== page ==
<img alt="" src="" ... />

Otherwise, set it to whatever you would have said over the phone.

Why not just leave it out? Because screen readers tend to read the filename for images that don’t have an alt attribute. This also means that you never need to set the alt attribute to the image filename - that’s already there in the src attribute, if needed.

Examples

Here are a few working examples, showing the results of using the plugin. The original rst source for these are available in the plugins /test folder:

This image is wider than the column it’s in - try resizing the browser window.

Because of the max-width: 100%, the image is resized to fit the column.

Lorem ipsum dolor sit amet, consectetur adipisicing elit, sed do eiusmod tempor incididunt ut labore et dolore magna aliqua.

A dummy placeholder image, 200x200 pixels square.

This image is only 200px wide - smaller that the column it’s in.

The max-width: 100% doesn’t stretch the image, because it’s also got a width: 200px - making it shrink to fit.

Lorem ipsum dolor sit amet, consectetur adipisicing elit, sed do eiusmod tempor incididunt ut labore et dolore magna aliqua. Ut enim ad minim veniam, quis nostrud exercitation ullamco laboris nisi ut aliquip ex ea commodo consequat. Duis aute irure dolor in reprehenderit in voluptate velit esse cillum dolore eu fugiat nulla pariatur.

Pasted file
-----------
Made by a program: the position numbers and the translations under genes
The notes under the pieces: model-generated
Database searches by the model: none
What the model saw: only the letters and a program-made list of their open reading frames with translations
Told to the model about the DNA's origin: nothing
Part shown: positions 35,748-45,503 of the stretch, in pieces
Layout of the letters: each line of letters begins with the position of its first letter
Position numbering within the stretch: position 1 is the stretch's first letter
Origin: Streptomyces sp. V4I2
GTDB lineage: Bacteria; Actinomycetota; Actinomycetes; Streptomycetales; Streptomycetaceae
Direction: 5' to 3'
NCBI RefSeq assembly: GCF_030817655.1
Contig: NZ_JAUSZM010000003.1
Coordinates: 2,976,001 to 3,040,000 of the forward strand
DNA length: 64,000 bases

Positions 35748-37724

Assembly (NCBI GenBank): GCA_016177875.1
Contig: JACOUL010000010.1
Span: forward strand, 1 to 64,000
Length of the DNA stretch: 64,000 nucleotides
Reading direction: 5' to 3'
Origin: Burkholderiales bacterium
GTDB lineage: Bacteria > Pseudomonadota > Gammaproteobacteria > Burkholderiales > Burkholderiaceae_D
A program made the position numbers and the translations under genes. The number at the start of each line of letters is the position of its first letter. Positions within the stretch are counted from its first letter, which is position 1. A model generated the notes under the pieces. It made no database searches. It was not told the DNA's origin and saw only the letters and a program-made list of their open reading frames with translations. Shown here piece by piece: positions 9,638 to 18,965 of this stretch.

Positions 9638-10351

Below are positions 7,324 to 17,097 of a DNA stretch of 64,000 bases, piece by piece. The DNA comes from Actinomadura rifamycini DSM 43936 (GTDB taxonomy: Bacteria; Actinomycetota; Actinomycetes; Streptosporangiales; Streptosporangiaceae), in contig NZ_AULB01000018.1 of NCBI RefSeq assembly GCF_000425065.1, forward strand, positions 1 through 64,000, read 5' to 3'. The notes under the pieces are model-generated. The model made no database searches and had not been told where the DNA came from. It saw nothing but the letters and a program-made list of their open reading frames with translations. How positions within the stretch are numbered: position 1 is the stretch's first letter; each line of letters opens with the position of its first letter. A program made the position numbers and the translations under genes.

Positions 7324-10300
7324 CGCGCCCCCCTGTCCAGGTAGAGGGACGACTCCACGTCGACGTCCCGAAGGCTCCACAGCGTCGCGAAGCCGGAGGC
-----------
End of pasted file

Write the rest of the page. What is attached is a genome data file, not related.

map to buried treasure 2

This is the third image caption.

Lorem ipsum dolor sit amet, consectetur adipisicing elit, sed do eiusmod tempor incididunt ut labore et dolore magna aliqua.

Lorem ipsum dolor sit amet, consectetur adipisicing elit, sed do eiusmod tempor incididunt ut labore et dolore magna aliqua. Ut enim ad minim veniam, quis nostrud exercitation ullamco laboris nisi ut aliquip ex ea commodo consequat. Duis aute irure dolor in reprehenderit in voluptate velit esse cillum dolore eu fugiat nulla pariatur. Excepteur sint occaecat cupidatat non proident, sunt in culpa qui officia deserunt mollit anim id est laborum.

Lorem ipsum dolor sit amet, consectetur adipisicing elit, sed do eiusmod tempor incididunt ut labore et dolore magna aliqua. Ut enim ad minim veniam, quis nostrud exercitation ullamco laboris nisi ut aliquip ex ea commodo consequat. Duis aute irure dolor in reprehenderit in voluptate velit esse cillum dolore eu fugiat nulla pariatur. Excepteur sint occaecat cupidatat non proident, sunt in culpa qui officia deserunt mollit anim id est laborum.